WHEN THE REVOLUTION COMES...The New York Times is picking up on Chris Bowers' brilliant "Use It Or Lose It" campaign, which seeks to force comfortable Democratic incumbents to donate 30% of their useless war chests in order expand the field of competitive seats. The Times leads with Martin Meehan, a safe, Massachusetts Democrat with $4.8 million in the bank. He's donated $355,000 to the DCCC.
JUST POSTED ON TAP ONLINE: JAWBONE GEORGE.Mattdoes not think "diplomacy" means what the president thinks it means. Also in this column, Matt assesses the administration's announced plan to achieve unilateral military hegemony over outer space.
TIP'S WAY. Of all the reasons for Democratic politicians to remain pessimistic about the midterm elections, one of the most telling to me is the fact that Nancy Pelosi is apparently telling everyone she can tackle that impeachment is "off the table" should her party manage a majority in the upcomings. This strikes me as, at best, precipitous and, at worst, cowardly, as though she sees some numbers somewhere that indicate the public needs to be assured that the Democrats won't behave like drunken Ostrogoths if they get some power back.
The Washington Post reports that a trade agreement with the United States is a major issue in Ecuador's presidential campaign. It repeatedly refers to the proposed agreement as a "free trade" pact. Of course the agreement would not create free trade. It would largely leave in place the protections that ensure high wages for doctors, lawyers, accountants, economists and other highly educated professionals in the United States. It would also increase protectionism by requiring more stringent rules in Latin America for drug patents and copyrights. So, why not save a word and just call it a "trade" agreement?
JUST POSTED ON TAP ONLINE: RISK ASSESSMENT. Per Ezra's post below, Jacob Hacker's new book, The Great Risk Shift, is getting some attention -- in it, Hacker argues that increased risk is the central economic issue for working Americans, one that provides progressives new opportunities for shifting the political tide. This week, Ezra and Matt will be discussing the book with Hacker, who kicks things off today with an explanation of his basic argument.
SO ABOUT ISRAEL. First Ehud Olmert launched an immoral war against Lebanon in response to Hezbollah's aggression against Israel. Then the war embittered nearly the entire country against Olmert, making his hold on power tenuous only months after his massive electoral victory. Now, the once-centrist leader has, in a single blow, decimated his ties to the center by entering into a coalition with the extremist Yisrael Beiteinu party. What Avigdor Lieberman's merry men advocate is, to be blunt, ethnic cleansing: as the creepy name (which translates into "Our Home Is Israel") suggests, Yisrael Beiteinu believes the million-plus Arab citizens of Israel must be expelled.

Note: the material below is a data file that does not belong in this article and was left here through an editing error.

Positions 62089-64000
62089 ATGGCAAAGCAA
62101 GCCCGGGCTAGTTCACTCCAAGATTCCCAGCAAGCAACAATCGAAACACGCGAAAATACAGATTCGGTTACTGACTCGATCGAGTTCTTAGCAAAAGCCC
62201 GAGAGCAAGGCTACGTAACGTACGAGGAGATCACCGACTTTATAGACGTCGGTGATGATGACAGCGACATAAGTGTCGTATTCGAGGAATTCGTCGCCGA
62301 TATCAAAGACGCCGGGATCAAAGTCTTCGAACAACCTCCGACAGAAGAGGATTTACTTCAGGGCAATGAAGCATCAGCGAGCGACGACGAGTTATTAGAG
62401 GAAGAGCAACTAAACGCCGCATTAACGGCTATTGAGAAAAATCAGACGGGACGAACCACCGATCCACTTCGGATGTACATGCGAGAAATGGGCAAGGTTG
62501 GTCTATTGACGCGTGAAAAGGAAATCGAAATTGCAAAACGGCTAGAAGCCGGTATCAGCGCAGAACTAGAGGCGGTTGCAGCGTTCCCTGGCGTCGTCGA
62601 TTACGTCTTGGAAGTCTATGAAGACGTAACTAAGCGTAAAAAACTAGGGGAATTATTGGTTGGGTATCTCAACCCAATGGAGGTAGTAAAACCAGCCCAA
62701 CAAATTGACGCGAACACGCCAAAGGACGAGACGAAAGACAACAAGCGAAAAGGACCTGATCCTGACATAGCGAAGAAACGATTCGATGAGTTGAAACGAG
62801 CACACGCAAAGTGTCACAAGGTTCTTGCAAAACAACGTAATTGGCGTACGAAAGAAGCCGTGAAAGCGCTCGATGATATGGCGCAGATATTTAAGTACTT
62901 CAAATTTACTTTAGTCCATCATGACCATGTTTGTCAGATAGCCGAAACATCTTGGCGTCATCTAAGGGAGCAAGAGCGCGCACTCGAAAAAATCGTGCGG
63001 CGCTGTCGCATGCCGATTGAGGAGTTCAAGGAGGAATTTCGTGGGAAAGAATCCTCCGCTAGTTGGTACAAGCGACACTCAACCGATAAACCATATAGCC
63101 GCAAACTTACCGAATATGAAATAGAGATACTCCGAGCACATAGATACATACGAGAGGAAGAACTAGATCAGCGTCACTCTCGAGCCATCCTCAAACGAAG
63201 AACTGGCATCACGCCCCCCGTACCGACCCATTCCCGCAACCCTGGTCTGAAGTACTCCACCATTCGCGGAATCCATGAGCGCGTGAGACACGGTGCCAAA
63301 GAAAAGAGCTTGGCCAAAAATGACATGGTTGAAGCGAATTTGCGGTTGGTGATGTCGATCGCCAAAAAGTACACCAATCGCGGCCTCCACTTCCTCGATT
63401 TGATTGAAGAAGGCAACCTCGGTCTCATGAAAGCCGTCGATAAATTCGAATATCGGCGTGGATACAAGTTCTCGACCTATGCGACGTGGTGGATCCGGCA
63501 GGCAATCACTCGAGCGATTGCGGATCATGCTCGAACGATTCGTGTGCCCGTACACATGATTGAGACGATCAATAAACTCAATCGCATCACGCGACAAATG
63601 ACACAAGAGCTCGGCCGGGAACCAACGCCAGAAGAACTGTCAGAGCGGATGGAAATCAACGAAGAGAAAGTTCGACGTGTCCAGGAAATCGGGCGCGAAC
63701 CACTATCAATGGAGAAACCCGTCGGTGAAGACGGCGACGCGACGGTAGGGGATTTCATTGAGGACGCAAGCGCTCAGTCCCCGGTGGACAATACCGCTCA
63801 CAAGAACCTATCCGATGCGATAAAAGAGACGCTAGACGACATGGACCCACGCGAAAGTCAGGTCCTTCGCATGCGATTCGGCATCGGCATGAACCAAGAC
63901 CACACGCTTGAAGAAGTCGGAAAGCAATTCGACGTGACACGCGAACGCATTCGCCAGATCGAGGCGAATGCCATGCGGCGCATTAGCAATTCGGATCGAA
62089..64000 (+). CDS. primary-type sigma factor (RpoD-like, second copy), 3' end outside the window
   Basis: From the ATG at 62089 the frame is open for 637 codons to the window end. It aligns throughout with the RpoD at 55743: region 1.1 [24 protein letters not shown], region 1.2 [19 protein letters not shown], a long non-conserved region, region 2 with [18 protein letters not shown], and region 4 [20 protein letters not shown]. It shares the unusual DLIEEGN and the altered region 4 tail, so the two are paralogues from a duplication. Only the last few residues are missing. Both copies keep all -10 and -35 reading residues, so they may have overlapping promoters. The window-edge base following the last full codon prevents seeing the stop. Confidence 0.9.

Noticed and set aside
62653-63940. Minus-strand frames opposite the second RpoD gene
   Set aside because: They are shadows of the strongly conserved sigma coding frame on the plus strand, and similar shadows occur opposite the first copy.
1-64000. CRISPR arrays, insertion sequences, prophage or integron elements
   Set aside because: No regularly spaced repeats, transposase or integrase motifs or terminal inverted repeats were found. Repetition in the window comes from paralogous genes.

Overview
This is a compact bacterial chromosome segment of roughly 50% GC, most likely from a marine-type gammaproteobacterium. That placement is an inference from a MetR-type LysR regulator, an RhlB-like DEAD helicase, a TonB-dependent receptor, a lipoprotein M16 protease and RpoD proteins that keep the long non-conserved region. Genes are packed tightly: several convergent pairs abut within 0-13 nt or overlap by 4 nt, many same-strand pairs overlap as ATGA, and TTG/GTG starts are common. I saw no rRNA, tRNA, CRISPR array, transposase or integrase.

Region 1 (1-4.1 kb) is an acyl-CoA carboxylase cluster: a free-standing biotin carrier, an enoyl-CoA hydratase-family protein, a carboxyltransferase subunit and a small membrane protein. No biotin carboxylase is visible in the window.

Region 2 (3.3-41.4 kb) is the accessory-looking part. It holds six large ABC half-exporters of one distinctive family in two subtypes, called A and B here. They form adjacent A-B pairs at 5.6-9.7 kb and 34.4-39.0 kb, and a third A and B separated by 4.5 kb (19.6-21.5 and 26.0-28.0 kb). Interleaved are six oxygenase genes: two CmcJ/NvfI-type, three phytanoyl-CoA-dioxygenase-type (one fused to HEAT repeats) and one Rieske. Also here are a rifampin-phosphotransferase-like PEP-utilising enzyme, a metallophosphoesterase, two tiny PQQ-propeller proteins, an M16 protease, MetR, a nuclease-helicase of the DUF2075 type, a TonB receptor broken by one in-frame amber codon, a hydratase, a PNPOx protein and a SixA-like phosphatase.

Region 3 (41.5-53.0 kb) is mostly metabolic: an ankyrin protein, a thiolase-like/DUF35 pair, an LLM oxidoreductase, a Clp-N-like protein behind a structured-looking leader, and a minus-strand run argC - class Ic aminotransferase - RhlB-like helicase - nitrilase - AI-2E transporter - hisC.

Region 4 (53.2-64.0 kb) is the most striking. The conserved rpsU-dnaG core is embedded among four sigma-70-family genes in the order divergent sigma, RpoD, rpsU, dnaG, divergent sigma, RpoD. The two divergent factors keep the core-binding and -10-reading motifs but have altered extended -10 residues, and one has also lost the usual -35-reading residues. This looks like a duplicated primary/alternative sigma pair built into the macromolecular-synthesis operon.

RUNNING MAN. Back in my misspent youth, which was so long ago that track and field still mattered to well over 200 American sports fans, Jim Ryun was a bona fide star. In 1966, when he was 19, he smashed the world-record in both the mile and the half-mile, and he was named Sports Illustrated's "Sportsman Of The Year." In 1967, he ran a 3:51.1 mile, a world record that laster nearly a decade. He was snakebitten in the Olympics, though. In 1968, he got run down by Kip Keino of Kenya and, four years later in Munich, he got tangled up with another runner and fell.
NOTHING INEVITABLE ABOUT IT.Roger Lowenstein's review of Jacob Hacker's The Great Risk Shift in this weekend's NY Times was a surprisingly myopic and -- in the old, populist sense -- elitist piece of writing. His review is hampered, to be sure, by fundamental misreadings of Hacker, but the most glaring deficiency is a blase, even bored attitude towards the woes and worries of those below him on the income ladder.
HOT OFF THE PRESSES: THE NOVEMBER PRINT ISSUE. There remain too many Tapped readers out there who aren't subscribers to The American Prospect. That's a problem. The release of our November print issue might provide a nice occasion to reconsider this unfortunate state of affairs.